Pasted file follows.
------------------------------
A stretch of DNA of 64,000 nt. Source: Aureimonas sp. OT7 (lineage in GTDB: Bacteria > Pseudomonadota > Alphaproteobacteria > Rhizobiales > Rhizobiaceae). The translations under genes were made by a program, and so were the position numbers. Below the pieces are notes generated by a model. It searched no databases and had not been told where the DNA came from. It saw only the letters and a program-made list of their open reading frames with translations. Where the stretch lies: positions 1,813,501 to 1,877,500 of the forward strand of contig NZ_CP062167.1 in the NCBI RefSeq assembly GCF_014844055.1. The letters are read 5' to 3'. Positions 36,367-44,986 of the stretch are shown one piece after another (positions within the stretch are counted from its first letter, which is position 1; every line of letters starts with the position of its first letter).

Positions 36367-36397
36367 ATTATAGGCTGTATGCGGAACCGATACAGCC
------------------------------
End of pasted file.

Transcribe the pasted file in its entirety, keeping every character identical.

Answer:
A stretch of DNA of 64,000 nt. Source: Aureimonas sp. OT7 (lineage in GTDB: Bacteria > Pseudomonadota > Alphaproteobacteria > Rhizobiales > Rhizobiaceae). The translations under genes were made by a program, and so were the position numbers. Below the pieces are notes generated by a model. It searched no databases and had not been told where the DNA came from. It saw only the letters and a program-made list of their open reading frames with translations. Where the stretch lies: positions 1,813,501 to 1,877,500 of the forward strand of contig NZ_CP062167.1 in the NCBI RefSeq assembly GCF_014844055.1. The letters are read 5' to 3'. Positions 36,367-44,986 of the stretch are shown one piece after another (positions within the stretch are counted from its first letter, which is position 1; every line of letters starts with the position of its first letter).

Positions 36367-36397
36367 ATTATAGGCTGTATGCGGAACCGATACAGCC